Caring for a loved one with special needs is a life-long commitment. Parents of children with Down syndrome or severe autism need all the help they can get in finding resources to help their children reach their potential and become as independent as they possibly can. As difficult as this is, the most difficult thing a parent of a special needs child faces is the thought of what will happen to their child after they are no longer around to care for them. Likewise, a husband or wife who is caring for a spouse with dementia or Alzheimer’s worries about what will happen if they die before their incapacitated spouse.
If you are in one of these situations, you owe it to yourself and your loved one to learn about the options available to you through a Special Needs Trust. Our special needs trust attorneys understand the fear you're facing as you care for a loved one with special needs, and they have solutions to give you peace of mind.
Types of Special Needs Trusts
Through a supplemental care Special Needs Trust, you can make sure that money is set aside to enhance your loved one’s quality of life. The trust will be managed by the appointed Trustee. Money from a Special Needs Trust cannot be used to pay for basics such as rent, food, or utilities or given to the beneficiary as cash. The funds may only be used to pay for things beyond their basic needs.
Two types of Special Needs Trust include:
- First-party trust. When the person with special needs has assets in their own name—such as from an inheritance, legal settlement, or insurance payout—they can be put into a first-party trust so that he or she doesn’t have direct access to the money, and the assets won’t affect their ability to qualify for government assistance. However, a first-party trust must contain a payback provision, meaning that any money left in the trust after the beneficiary passes away must be paid back to the state as reimbursement for public benefits.
- Third-party trust. A family member or friend can set up a third-party trust either during their lifetime or after their death through a Will. These trusts can be funded in a variety of ways, including donations from other family members. They do not require a payback provision, and the person who established the trust can determine how any remaining funds should be disbursed upon the beneficiary’s death. Like a first-party trust, assets in a third-party trust do not count against the beneficiary when applying for government benefits.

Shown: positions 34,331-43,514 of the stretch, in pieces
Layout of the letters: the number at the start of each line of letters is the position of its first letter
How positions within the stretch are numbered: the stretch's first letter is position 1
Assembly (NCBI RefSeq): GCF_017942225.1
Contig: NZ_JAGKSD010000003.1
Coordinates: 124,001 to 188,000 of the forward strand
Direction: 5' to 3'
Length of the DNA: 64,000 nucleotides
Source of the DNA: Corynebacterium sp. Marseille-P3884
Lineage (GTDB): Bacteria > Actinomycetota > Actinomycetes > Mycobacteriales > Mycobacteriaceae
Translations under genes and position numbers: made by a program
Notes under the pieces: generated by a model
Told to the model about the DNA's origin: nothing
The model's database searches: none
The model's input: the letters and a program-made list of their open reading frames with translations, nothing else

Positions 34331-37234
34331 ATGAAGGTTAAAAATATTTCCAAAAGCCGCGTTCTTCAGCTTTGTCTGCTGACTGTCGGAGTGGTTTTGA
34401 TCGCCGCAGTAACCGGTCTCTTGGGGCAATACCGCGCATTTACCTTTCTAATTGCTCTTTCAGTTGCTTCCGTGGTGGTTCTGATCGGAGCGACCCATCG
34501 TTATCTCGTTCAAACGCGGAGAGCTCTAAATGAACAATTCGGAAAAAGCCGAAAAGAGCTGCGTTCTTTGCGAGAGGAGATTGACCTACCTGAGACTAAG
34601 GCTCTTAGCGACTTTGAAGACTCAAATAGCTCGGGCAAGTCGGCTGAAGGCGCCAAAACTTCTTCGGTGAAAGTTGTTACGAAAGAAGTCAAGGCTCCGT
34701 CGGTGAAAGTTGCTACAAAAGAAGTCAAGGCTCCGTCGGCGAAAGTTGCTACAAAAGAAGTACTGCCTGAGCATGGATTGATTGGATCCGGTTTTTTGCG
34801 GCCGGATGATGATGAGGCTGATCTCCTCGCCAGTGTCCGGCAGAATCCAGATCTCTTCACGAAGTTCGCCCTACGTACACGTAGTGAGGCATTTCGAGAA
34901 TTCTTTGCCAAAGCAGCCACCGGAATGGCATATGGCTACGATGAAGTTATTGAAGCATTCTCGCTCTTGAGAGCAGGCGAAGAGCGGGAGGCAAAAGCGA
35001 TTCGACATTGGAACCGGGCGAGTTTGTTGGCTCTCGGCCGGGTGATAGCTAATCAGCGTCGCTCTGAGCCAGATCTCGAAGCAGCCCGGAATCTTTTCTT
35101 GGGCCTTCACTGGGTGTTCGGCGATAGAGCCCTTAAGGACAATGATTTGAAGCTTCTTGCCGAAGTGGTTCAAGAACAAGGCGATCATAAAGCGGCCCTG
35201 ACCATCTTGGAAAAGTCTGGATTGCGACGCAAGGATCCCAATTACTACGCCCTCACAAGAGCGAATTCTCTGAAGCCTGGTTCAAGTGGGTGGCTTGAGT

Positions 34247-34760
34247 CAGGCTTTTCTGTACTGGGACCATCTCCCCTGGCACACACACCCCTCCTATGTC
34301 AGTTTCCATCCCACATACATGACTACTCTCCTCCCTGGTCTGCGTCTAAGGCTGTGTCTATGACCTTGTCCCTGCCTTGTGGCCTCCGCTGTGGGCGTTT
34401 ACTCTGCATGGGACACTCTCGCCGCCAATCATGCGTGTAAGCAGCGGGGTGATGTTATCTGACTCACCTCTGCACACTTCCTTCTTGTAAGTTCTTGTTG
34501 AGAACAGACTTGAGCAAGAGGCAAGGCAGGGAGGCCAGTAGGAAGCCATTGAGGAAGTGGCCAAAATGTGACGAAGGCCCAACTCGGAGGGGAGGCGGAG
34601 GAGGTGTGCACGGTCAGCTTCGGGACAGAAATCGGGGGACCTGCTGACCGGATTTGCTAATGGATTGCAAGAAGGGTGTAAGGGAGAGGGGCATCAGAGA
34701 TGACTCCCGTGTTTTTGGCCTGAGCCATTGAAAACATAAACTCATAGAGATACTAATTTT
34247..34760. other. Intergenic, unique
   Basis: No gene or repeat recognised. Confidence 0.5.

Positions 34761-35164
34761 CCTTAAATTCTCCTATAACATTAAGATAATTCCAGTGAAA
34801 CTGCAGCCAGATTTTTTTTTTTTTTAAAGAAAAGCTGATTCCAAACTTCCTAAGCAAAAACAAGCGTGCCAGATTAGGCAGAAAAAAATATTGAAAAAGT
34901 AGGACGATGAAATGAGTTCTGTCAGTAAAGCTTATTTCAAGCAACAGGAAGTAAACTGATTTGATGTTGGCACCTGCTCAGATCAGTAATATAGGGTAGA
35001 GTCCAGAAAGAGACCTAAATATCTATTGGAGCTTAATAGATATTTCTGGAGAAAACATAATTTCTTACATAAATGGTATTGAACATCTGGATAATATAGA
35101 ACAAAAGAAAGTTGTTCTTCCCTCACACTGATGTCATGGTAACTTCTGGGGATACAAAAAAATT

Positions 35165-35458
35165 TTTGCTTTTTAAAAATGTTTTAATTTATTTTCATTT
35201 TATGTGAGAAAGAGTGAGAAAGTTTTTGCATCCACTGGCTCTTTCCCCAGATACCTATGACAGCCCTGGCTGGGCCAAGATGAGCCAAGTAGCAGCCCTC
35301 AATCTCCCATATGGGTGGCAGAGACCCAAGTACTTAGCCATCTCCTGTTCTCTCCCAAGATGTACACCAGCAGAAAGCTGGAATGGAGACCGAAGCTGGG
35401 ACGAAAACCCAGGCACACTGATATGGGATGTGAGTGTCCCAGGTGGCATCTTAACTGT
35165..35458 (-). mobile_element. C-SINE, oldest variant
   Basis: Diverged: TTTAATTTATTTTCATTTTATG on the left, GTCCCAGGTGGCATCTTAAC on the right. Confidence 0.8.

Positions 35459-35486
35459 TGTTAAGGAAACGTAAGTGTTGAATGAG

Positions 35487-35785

Establishing a Special Needs Trust is not a do-it-yourself project. There are many federal and state laws, as well as administrative rules, which must be carefully followed when setting up and running this type of trust. Our team can guide you through the process to ensure that the assets benefit the disabled individual.
What a Special Needs Trust Can Fund
The purpose of a Special Needs Trust is to enhance the beneficiary’s quality of life. If the funds are used towards food or shelter, they can be counted as income and will disqualify the person from receiving Medicaid or Supplemental Security Income (SSI).
At the Trustee’s discretion, the following expenses may be covered by a Special Needs Trust:
- Special equipment
- Medical and dental expenses not already covered by insurance
- In-home caregivers or companions
- Training and education
- Summer camp
- Entertainment activities, such as movies, plays, concerts, and athletic events
- Transportation, such as a car, bus pass, or rideshare membership
- Travel and vacations
- Help starting a business
Working with our skilled Special Needs Trust legal team, you can ensure that your loved one will have access to these types of enrichment programs while remaining eligible for public assistance.
Contact a Special Needs Trust Attorney Today to Get Started
It’s never too soon to make plans to protect a loved one with special needs. Contact us today for a phone consultation to find out how we can help. With four offices throughout Northeast Texas, we are conveniently located for clients from Dallas to Little Rock.